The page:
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Jorge Alvarez, Felipe Benguria, Niklas Engbom, and Christian Moser
We document a large decrease in earnings inequality in Brazil between 1996 and 2012. Using administrative linked employer-employee data, we fit high-dimensional worker and firm fixed effects models to understand the sources of this decrease. Firm effects account for 40 percent of the total decrease and worker effects for 29 percent. Changes in observable worker and firm characteristics contributed little to these trends. Instead, the decrease is primarily due to a compression of returns to these characteristics, particularly a declining firm productivity pay premium. Our results shed light on potential drivers of earnings inequality dynamics.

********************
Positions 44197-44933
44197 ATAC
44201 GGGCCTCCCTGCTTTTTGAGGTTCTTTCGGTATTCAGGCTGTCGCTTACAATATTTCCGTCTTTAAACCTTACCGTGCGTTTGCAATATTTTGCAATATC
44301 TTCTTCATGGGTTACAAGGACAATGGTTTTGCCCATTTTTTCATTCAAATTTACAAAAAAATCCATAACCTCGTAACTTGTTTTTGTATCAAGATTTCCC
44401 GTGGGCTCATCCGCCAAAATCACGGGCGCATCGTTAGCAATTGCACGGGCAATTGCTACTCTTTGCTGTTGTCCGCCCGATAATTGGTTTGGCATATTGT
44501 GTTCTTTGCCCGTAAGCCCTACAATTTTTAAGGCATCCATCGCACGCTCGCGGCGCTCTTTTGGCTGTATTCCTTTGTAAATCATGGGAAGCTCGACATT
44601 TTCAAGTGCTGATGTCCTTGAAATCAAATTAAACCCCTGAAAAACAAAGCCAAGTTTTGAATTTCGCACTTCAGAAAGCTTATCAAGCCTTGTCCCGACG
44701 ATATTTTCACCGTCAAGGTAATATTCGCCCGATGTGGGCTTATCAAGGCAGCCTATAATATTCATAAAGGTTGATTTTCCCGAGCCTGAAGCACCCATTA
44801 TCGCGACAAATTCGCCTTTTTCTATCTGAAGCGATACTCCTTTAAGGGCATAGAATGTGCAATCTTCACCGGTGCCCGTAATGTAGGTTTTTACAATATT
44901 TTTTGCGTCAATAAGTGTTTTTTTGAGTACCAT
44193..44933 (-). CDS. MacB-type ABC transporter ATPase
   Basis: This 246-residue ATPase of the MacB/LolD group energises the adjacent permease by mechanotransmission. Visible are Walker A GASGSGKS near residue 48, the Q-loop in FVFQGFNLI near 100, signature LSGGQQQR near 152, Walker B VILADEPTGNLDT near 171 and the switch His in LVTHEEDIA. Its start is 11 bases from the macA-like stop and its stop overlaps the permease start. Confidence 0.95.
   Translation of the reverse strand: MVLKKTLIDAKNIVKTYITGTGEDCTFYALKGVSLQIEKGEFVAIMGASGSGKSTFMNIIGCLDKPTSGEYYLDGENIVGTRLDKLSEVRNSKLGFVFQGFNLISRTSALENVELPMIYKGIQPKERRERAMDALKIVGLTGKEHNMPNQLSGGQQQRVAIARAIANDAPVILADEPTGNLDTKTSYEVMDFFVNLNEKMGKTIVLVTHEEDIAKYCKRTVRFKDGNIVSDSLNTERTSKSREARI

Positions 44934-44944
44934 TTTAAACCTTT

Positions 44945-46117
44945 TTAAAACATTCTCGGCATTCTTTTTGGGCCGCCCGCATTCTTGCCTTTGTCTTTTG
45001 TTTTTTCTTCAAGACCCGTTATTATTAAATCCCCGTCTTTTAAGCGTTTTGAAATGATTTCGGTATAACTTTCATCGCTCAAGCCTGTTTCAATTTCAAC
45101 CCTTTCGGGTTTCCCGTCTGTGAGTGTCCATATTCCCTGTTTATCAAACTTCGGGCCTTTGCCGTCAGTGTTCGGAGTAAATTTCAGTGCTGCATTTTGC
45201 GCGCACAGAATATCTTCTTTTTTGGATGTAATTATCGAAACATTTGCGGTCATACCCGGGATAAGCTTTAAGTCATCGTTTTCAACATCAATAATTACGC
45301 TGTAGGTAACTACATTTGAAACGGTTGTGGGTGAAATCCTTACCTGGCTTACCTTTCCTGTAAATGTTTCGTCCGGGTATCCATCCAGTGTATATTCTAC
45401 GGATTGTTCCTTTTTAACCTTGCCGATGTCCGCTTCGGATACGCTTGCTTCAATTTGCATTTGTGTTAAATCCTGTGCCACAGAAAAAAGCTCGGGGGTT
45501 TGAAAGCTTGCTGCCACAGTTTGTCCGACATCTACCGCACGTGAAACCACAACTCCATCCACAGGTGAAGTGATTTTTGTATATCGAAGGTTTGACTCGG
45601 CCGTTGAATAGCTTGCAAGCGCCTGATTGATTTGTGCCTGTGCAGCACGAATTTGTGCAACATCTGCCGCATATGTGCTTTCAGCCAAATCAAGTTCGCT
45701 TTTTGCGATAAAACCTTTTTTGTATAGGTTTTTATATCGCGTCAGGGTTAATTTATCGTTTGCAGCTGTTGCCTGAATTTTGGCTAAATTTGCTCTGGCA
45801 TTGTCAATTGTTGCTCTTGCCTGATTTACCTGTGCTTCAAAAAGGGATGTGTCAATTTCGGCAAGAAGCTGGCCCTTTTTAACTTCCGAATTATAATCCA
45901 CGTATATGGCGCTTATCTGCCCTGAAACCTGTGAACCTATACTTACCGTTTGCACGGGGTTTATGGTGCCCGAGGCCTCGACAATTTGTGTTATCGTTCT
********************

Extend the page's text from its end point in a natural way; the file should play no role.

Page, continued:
Jorge Alvarez, Felipe Benguria, Niklas Engbom, Christian Moser, and Mr. Chris Papageorgiou

1 Introduction Since the mid-1990s, Brazil has experienced a large reduction in earnings inequality resembling the experience of other Latin American economies during this period. This decrease in earnings inequality stands in stark contrast to that of the US and many developed countries, which saw inequality steadily increasing over the past two decades. 1 This paper studies the sources of this decrease. To this end, we exploit a large administrative linked employer-employee dataset containing information on hundreds of millions of job spells between